Bush and America's Willing Executioners Would Be Guilty at Nuremburg

By Bob Fitrakis and Harvey Wasserman

If he launches an attack on Iraq without the approval of the United Nations Security Council, George W. Bush will be guilty of crimes on par with those committed by the infamous Nazi leaders who were tried at Nuremburg in 1948, after World War II.

The law is clear. At Nuremburg, American, British, French and Soviet jurists used international conventions, legal precedent and a global moral consensus to establish a code of conduct deemed the standard for all nations.

Key was the "crimes against humanity" prohibition stemming from the conscious slaughter of six million Jews, leftists, gypsies and others by the Nazi fanatics.

But also crucial was the ban on unprovoked attack by one nation against another. The explosive fuse that set off World War II was the September 1,1939 Nazi attack on Poland, which was unprovoked by any stretch of the military imagination. By all accounts it was an act of aggression and conquest, which led ultimately to as many as 50 million deaths over the next six years.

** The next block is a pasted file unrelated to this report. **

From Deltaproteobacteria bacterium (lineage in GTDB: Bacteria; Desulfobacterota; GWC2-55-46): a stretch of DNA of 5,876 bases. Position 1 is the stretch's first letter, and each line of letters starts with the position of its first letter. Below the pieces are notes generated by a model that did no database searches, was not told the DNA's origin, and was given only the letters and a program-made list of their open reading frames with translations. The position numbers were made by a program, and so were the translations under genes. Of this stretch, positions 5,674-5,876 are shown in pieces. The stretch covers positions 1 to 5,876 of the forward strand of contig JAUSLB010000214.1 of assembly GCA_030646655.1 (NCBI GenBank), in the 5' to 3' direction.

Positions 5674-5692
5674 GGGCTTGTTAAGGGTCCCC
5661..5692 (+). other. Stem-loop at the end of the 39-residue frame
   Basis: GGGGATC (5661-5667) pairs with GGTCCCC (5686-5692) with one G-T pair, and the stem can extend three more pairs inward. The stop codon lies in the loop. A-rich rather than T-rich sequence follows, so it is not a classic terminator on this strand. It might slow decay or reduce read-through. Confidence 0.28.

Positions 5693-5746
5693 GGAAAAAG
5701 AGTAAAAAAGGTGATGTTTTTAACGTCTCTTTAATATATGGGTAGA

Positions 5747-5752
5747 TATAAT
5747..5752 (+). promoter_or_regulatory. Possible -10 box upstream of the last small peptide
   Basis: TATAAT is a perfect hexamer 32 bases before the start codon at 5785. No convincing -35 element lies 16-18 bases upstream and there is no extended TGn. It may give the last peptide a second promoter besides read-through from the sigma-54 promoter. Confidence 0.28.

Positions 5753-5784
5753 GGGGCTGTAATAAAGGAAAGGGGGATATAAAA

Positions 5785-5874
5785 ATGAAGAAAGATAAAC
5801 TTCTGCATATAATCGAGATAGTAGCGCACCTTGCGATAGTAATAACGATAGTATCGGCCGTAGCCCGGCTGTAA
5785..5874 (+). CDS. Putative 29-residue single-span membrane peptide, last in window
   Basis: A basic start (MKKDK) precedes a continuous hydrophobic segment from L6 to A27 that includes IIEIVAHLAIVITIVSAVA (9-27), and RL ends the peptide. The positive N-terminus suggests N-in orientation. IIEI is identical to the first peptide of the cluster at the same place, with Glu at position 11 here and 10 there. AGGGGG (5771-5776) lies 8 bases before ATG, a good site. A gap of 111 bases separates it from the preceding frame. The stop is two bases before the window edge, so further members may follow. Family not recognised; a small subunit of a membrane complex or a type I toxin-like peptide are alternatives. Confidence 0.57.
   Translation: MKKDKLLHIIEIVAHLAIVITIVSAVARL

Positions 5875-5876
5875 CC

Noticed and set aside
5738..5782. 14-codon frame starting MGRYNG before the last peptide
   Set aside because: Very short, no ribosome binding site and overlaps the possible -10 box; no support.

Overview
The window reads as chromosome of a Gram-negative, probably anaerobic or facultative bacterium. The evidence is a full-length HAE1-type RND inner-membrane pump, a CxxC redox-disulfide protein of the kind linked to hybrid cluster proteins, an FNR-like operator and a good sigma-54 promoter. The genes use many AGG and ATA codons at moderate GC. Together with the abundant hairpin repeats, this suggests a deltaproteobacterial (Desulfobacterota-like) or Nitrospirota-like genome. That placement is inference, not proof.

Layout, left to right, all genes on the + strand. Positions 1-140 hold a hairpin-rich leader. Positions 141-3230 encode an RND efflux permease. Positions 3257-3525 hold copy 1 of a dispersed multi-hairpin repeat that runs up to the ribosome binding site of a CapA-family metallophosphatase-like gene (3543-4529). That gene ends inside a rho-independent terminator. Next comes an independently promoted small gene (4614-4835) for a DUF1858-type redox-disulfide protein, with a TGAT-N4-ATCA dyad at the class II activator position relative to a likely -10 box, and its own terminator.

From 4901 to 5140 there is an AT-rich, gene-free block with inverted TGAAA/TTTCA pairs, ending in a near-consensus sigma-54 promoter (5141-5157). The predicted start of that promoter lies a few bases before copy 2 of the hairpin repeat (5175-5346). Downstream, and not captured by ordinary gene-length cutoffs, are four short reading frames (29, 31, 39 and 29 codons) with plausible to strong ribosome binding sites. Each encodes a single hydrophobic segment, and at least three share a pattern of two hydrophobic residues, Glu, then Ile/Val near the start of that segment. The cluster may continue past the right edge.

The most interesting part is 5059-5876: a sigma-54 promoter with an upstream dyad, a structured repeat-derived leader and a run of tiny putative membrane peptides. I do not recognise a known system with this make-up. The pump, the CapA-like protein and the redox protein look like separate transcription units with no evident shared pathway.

Article VI of the Nuremburg Charter defines "Crimes Against Peace" as "planning, preparation, initiation or waging of war of aggression, or a war in violation of international treaties . . . or participation in a common plan or conspiracy . . . to wage an aggressive war.

A week before the unprovoked Nazi assault on Poland, Hitler promised his generals he would provide "a propagandistic reason for starting the war". He then justified a "preemptive" strike based on lies about a non-existent Polish Army attack against Germany.

The Nazi attack date had been set for more than a year. "The victor will not be asked afterwards whether he told the truth or not," Hitler told his generals. "In starting and waging a war it is not right that matters, but victory."

After Hitler's deceptions were revealed at Nuremburg, the surviving Nazis based their defense on the claim of "preventative war," claiming a need to protect Germany from a pending Polish attack. They were the last, until Bush, to use that rationale.

It didn't work. For this attack, ranking Nazi commandants, starting with Hermann Goering, Hitler's Number Two, were convicted and sentenced to death. That charge and that alone was deemed sufficient to warrant hanging.